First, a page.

Acclaimed jazz pianist, educator, and community activist Harry Pickens wrote a paper in 2006 in which he outlined the unique aspects of Diane Downs’s teaching methods and style that serve to create the amazing results we see from the Leopards. Below is an edited summary.
Mr. Pickens has noted seven principles inherent in Diane’s work that contribute to the remarkable achievements of the Leopards. Each can be applied to help children fulfill their potentials in any domain, subject, or area of study.
1. Flower In The Seed. The talent is already in the child – it just requires an environment that will allow it to grow, blossom, develop. Leopards are chosen, not based on demonstrated talent, but based on attitude and temperament.
2. Only We. Adults and children are equals. Adults have been around a while longer, but they aren’t inherently smarter or wiser. There’s no sense of us and them (adult/child; black/white; older/younger; professional/amateur) – only an all-embracing ‘WE’. Leopards are respected and treated as equal partners in the creative process.
3. Can You Feel The Love? The learning environment overflows with positive emotions: enthusiasm, excitement, exuberance, discovery, delight, the thrill of accomplishment. The process of improvisation creates ‘positive stress’ that keeps the children challenged (within the context of emotional safety). Children form strong bonds (with one another and with Diane and the other leader/mentors) both within and outside of the performance/rehearsal context. The environment is appreciative and encouraging, building on the children’s strengths.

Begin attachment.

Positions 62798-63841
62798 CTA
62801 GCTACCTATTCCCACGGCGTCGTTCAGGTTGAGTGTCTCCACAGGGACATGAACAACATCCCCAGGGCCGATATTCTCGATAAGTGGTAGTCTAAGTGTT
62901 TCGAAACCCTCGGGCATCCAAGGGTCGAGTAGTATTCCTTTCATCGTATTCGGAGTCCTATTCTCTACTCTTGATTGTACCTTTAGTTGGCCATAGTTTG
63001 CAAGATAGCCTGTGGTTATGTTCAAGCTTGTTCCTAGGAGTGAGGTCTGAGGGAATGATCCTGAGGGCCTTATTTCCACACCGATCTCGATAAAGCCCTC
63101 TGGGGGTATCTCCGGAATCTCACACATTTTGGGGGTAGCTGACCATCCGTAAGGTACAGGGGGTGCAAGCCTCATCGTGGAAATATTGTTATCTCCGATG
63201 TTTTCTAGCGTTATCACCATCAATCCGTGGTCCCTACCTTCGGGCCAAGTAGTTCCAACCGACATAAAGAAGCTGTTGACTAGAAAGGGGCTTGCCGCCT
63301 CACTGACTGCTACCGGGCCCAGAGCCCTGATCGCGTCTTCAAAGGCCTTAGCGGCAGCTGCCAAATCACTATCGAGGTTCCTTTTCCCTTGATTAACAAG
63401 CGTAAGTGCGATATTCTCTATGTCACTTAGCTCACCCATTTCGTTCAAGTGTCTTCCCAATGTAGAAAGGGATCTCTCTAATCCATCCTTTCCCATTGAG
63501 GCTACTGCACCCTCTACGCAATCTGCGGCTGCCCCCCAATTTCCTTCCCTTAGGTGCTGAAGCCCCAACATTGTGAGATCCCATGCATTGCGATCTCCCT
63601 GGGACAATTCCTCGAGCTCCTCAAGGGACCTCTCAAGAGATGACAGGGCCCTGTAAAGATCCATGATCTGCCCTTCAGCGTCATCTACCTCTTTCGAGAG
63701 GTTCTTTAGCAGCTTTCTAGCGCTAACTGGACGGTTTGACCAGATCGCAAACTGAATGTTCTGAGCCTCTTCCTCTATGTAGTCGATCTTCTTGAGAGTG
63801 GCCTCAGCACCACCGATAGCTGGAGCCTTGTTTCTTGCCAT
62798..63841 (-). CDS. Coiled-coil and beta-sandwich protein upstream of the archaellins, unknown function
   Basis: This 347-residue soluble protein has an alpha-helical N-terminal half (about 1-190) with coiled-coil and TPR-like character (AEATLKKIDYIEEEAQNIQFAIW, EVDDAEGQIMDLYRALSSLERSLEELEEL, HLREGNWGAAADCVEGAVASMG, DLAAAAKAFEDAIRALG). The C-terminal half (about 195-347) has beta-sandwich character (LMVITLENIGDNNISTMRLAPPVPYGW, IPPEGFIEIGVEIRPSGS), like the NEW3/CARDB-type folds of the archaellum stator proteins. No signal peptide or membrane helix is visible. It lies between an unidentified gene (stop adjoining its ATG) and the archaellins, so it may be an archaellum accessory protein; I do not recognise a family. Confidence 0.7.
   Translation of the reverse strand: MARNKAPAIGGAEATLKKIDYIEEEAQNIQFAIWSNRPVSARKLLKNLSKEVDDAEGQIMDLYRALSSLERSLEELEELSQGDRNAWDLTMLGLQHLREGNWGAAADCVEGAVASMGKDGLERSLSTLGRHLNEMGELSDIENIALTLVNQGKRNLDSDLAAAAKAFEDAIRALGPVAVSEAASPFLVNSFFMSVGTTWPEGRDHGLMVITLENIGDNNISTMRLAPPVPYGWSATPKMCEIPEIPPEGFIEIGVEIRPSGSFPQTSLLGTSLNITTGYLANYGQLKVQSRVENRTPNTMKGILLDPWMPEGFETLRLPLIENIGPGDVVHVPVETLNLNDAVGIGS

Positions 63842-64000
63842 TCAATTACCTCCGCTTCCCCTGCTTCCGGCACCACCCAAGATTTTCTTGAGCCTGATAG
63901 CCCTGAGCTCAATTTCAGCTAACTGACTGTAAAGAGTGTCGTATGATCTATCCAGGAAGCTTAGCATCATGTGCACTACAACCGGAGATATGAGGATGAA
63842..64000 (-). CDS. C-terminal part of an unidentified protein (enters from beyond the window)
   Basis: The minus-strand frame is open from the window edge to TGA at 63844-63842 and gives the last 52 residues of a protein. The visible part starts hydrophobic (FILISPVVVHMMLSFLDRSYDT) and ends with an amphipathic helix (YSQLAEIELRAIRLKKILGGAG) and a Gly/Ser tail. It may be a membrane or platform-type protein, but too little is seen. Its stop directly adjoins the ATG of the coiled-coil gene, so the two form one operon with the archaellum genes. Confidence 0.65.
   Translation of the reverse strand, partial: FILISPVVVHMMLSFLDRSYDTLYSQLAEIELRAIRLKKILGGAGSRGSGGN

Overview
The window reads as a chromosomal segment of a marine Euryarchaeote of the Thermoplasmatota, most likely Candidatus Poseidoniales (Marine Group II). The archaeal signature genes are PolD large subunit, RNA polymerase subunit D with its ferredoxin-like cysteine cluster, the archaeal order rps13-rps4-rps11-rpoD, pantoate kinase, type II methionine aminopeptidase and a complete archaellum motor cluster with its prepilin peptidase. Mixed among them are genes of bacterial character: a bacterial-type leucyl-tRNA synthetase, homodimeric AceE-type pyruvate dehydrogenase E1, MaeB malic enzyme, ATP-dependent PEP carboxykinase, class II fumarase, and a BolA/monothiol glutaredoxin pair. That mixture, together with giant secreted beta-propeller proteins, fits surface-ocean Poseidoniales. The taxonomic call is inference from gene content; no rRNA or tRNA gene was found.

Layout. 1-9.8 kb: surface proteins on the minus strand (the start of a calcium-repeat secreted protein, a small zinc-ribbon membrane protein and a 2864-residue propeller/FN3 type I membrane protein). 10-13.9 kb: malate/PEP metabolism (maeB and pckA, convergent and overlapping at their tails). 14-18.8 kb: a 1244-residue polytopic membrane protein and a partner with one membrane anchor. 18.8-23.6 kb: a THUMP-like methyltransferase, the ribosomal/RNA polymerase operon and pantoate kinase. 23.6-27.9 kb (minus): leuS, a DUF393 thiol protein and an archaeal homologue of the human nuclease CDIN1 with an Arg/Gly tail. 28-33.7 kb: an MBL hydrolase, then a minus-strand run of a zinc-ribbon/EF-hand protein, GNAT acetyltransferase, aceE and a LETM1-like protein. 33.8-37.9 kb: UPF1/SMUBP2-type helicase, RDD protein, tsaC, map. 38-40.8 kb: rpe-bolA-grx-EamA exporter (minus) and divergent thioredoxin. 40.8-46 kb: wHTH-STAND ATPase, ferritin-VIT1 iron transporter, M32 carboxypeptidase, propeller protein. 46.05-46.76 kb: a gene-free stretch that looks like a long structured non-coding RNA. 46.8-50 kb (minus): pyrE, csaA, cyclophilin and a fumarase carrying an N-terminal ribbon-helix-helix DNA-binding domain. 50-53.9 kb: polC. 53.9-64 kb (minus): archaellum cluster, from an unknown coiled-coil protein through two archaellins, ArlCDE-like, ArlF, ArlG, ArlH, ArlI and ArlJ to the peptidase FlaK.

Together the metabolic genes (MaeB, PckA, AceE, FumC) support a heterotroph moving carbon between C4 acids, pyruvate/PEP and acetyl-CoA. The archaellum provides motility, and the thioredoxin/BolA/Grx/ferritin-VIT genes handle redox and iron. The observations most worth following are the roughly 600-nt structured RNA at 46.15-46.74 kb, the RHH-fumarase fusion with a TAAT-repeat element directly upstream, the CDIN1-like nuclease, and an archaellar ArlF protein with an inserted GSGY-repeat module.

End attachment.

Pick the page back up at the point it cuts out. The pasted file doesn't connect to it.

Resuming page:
4. Everybody Matters. Everyone – without exception – has a part to play. No one is left out – ever. Beginners may have simpler parts, but they play right alongside those more advanced. Younger and less experienced children are given roles commensurate with their current abilities (This parallels how drumming is ‘taught and caught’ in traditional African villages; where the youngest children play simple parts that increase in complexity as they become older and more skilled; everyone participates all the time).
5. The Children In Charge. Much of the ‘curriculum’ emerges organically from the children’s interests and passions. The adults (including Diane) see their job as one of guiding, cultivating, coaching, and empowering the kids, rather than authoritatively imposing a fixed ‘we know better than you, so do as we say’ set of learning tasks. The children write new songs (with assistance from the youth and adults). They help to choose the songs performed. They set up and clean up. They take turns as master/mistress of ceremonies during their gigs.
6. Each One Teach One. Every child is a learner, a teacher, a teammate, and a coach. The children constantly help one
another. The older children mentor the younger; the more musically gifted help those whose talents are not so well developed yet. At least as much (or more) teaching and learning goes on peer to peer than adult to child.
7. Play – With A Purpose. Play, fun, creativity, and improvisation are an intrinsic part of every rehearsal and performance. Improvisation provides a synthesis of discipline and spontaneity. Performance provides ongoing challenge, increases group bonding (and feeling of being special) plus consistent opportunities to share collective accomplishments with the public.
Report Copyright 2006 Harry Pickens. Reproduced by permission.